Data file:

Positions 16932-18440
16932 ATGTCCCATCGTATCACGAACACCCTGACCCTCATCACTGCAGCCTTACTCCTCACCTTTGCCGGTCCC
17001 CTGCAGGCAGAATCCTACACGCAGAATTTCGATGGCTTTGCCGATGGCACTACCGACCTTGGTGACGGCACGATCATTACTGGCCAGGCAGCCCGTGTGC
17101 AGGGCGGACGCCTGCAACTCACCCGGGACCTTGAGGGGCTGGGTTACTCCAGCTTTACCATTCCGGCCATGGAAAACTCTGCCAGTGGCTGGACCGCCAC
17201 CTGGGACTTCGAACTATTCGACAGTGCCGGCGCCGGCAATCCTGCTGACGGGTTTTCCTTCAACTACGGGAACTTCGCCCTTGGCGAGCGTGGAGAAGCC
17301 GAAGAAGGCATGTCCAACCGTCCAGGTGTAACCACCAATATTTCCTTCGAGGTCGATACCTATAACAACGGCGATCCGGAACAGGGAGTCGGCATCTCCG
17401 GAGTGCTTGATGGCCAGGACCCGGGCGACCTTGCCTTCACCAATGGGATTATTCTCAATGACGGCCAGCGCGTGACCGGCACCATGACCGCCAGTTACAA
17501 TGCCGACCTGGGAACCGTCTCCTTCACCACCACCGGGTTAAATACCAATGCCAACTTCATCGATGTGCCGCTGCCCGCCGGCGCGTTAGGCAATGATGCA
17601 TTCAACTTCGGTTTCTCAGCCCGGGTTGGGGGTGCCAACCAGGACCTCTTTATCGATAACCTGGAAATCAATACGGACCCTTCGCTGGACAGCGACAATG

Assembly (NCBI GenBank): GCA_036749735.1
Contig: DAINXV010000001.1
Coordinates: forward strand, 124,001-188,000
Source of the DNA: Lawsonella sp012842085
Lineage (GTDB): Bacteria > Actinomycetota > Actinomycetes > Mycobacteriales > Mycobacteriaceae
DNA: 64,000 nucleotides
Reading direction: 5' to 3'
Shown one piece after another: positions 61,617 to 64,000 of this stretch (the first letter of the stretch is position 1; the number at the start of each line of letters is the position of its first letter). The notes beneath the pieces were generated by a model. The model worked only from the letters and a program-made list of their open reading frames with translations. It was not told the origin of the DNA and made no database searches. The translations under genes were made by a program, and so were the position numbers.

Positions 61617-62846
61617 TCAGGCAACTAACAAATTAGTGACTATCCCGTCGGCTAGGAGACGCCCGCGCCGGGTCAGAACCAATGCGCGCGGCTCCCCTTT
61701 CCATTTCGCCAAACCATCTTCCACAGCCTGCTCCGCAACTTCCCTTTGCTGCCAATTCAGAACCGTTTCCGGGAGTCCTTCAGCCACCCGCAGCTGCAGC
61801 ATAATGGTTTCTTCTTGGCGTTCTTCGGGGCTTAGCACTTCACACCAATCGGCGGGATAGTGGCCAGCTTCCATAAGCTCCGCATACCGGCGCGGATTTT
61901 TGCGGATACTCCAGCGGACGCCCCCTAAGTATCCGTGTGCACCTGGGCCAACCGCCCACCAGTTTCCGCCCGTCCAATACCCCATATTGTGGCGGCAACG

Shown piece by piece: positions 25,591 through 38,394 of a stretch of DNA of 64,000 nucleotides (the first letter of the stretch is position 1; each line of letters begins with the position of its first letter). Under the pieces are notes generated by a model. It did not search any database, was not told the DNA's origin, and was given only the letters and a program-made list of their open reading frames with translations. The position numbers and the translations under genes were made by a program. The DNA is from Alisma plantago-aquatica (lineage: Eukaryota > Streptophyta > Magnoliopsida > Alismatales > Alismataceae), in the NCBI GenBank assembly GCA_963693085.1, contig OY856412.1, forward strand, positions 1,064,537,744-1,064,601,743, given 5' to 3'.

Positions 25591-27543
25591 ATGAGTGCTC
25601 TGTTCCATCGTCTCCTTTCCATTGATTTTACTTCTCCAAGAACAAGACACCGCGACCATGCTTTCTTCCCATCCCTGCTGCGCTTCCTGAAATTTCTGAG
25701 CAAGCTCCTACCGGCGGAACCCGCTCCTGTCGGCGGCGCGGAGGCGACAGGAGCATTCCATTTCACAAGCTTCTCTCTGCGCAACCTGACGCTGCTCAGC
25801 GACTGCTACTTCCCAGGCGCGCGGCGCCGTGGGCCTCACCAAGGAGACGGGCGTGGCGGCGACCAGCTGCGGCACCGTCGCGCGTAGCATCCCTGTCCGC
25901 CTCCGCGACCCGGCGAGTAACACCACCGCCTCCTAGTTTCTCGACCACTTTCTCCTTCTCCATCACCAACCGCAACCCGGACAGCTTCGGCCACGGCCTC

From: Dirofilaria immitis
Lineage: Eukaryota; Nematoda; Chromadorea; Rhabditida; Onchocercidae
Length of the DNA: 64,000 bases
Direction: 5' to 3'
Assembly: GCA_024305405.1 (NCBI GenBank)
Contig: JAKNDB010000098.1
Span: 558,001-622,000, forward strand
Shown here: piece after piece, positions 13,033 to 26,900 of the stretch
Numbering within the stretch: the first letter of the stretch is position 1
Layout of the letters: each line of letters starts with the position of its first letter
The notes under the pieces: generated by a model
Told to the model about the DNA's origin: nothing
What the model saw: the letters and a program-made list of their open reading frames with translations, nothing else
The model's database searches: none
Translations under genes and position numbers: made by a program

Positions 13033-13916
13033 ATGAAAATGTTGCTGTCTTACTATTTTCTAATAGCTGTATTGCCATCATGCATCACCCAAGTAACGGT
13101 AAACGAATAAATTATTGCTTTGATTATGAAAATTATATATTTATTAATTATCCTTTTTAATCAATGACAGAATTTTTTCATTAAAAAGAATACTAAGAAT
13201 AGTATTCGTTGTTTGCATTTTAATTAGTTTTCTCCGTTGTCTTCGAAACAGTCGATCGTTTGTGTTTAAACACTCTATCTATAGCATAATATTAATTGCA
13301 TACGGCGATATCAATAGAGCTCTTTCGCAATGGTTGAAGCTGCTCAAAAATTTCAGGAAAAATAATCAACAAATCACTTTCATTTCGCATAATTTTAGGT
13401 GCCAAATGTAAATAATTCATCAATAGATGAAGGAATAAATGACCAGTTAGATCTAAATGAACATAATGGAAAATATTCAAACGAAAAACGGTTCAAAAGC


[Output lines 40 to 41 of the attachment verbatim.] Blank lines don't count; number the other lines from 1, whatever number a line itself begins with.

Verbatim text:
The notes under the pieces: generated by a model
Told to the model about the DNA's origin: nothing